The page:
After a stellar career spanning three decades and 5 Olympic appearances, Nat Cook has hung up the bikini for other pursuits and shares the excitement, the challenges and the new direction for staying connected to the world of volleyball, as well as inspiring a younger generation to hit the sand.
Q. It’s been a little over 2 years since you officially retired. What’s the best thing about waking up as Nat Cook each day?
Nat Cook: “Now being retired, it’s the freedom to do what I want to do. As an athlete for 20 years you have to wake up and go to practice, to physio, to the gym, you’ve got to eat the right foods –there is all this ‘gotta gotta gotta..’ I wake up now and I gotta do nothing! (laughs) It’s great – I love it!”
Q. What are the things that inspire you the most, and how do you keep learning and growing in your own personal life?
Nat Cook: “I used to be really inspired by athlete performance cause that’s what I did. Greg Normal and Michael Jordan were my two mentors that I looked up to. Now I’m inspired by every day people that want to go for something and have the courage to go for whatever it is they want in their life.”
“Until I retired I was pretty selfish. It was all about how to get the best out of my body and my performance and how I could get other people to help me. Upon retiring and moving into developing a legacy program for Volleyball, I’ve realised that it’s now about how I can help others, and my contribution back to the world. That transition has been really important and interesting to watch. I still want to win at everything though which I don’t think I’ll ever lose!”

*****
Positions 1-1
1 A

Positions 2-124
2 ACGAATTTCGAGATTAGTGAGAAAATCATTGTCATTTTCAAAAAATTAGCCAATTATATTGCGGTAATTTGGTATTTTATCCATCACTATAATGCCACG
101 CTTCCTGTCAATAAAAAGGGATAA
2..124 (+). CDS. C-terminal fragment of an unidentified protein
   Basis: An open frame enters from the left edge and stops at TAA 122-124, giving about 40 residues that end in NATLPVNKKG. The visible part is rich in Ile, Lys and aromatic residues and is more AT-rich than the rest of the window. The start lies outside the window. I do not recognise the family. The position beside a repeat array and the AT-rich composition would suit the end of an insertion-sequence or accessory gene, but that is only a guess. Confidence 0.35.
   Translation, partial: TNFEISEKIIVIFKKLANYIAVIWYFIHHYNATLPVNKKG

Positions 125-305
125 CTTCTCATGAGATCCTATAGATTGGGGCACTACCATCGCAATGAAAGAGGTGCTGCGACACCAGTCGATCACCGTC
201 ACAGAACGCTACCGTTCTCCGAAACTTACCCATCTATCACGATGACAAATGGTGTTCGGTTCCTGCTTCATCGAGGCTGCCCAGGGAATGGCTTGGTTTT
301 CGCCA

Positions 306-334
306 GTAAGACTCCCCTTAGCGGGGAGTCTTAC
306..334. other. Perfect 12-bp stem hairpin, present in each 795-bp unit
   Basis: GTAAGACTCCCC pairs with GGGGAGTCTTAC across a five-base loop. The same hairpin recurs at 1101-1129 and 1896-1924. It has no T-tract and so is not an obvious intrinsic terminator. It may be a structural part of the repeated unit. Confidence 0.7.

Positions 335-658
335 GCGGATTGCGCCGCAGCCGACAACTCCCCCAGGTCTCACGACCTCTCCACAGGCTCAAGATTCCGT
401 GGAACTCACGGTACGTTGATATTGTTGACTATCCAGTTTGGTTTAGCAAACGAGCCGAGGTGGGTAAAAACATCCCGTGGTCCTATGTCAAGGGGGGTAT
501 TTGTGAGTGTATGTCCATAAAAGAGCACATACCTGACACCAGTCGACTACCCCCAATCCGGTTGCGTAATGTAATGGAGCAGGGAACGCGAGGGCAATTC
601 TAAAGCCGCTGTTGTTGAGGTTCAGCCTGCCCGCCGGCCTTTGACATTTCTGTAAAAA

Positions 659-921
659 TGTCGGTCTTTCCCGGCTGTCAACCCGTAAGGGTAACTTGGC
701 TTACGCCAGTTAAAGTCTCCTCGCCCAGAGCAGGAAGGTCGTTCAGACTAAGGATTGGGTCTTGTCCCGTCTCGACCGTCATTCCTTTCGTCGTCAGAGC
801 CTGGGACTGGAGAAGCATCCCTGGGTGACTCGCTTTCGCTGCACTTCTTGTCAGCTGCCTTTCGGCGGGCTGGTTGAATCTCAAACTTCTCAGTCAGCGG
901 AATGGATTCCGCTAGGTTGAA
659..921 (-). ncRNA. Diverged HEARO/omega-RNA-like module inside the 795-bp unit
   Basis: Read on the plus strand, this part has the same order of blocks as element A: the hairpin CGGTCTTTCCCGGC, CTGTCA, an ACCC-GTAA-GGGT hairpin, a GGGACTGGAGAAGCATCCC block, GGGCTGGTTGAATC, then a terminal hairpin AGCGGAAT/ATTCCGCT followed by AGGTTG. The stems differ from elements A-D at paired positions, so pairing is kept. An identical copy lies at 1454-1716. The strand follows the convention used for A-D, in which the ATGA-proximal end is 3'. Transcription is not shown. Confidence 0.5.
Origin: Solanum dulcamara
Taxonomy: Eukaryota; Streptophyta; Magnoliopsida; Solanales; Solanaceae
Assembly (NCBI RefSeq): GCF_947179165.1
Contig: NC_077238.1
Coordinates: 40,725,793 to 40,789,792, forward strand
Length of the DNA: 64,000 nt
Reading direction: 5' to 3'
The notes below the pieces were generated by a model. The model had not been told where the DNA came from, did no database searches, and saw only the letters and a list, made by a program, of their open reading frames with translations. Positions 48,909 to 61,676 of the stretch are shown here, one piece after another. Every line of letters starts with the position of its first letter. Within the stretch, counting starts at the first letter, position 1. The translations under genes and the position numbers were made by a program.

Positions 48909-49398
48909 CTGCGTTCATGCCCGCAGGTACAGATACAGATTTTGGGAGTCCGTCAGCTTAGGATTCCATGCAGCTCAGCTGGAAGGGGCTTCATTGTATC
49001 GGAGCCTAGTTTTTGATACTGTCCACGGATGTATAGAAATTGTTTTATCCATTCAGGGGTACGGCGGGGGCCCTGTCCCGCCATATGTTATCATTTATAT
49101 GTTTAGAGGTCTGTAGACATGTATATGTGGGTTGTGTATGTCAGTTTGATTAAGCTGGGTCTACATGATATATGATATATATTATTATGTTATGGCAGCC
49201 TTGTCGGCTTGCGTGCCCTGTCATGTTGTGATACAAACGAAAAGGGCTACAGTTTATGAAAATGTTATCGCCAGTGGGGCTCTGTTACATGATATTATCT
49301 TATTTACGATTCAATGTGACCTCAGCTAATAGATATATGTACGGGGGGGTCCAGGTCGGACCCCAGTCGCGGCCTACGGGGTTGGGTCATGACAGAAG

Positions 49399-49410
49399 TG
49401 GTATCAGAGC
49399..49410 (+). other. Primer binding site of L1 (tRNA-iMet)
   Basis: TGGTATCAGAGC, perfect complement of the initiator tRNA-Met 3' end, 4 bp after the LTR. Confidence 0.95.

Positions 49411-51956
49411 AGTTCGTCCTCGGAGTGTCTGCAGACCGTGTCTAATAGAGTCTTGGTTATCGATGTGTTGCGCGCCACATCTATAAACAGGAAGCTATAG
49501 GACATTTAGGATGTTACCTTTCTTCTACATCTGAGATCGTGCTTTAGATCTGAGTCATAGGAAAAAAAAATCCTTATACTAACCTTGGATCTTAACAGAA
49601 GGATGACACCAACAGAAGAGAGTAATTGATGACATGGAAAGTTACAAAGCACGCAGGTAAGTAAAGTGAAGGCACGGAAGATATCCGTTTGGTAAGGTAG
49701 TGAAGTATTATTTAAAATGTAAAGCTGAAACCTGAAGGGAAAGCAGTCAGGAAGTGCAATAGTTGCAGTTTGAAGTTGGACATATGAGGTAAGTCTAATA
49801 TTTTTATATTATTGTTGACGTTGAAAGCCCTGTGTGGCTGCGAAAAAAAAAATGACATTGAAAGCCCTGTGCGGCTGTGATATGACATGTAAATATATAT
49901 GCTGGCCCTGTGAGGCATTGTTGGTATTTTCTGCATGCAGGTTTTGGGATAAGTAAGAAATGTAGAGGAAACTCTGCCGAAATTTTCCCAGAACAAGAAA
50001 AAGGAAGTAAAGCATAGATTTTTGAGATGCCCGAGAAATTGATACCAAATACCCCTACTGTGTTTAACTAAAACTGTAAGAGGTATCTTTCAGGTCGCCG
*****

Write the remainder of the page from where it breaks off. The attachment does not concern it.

Q: Is retired life what you expected it would be? From shifting from that athlete regime to finding that different direction in life whatever that may be?
Nat Cook: “We always hear those stories about athletes that struggle, and it’s been sad to hear about some of the famous athletes that I’ve competed with but not necessarily in the same sport. I knew that when retirement came, I had to have a new identity ready. Because we consider ourselves athletes, when you’re not an athlete anymore it can be a case of ‘what are we?’ and I think that’s a problem that we’re seeing with some of the athletes out there.
“I was really proactive, I have a very entrepreneurial spirit so that made me proactive in getting ready for my next chapter. It’s like writing a book you know there are more chapters and you have to plan. I’m a forecaster. A palm reader the other day told me I’m also a time traveller. I feel like I can literally put myself in the future and see what’s going to happen and come back and live it. Even though I knew I had one or two Olympics left in me, I knew that when I retired there were things I was going to be doing. 90 per cent of those things have come true, and I’ve been surprised about some of the other opportunities. But I guess I always knew that there would be opportunities too. That’s also what I teach in a lot of my speaking too…. how to visualise something and make it happen.”
Q: As a veteran of the sport how does it feel having the legacy of making history by being the only Australian woman to compete at 5 Olympic games? This in addition to being only female beach volleyball player to compete in all Olympics since the sport debuted – what is that like?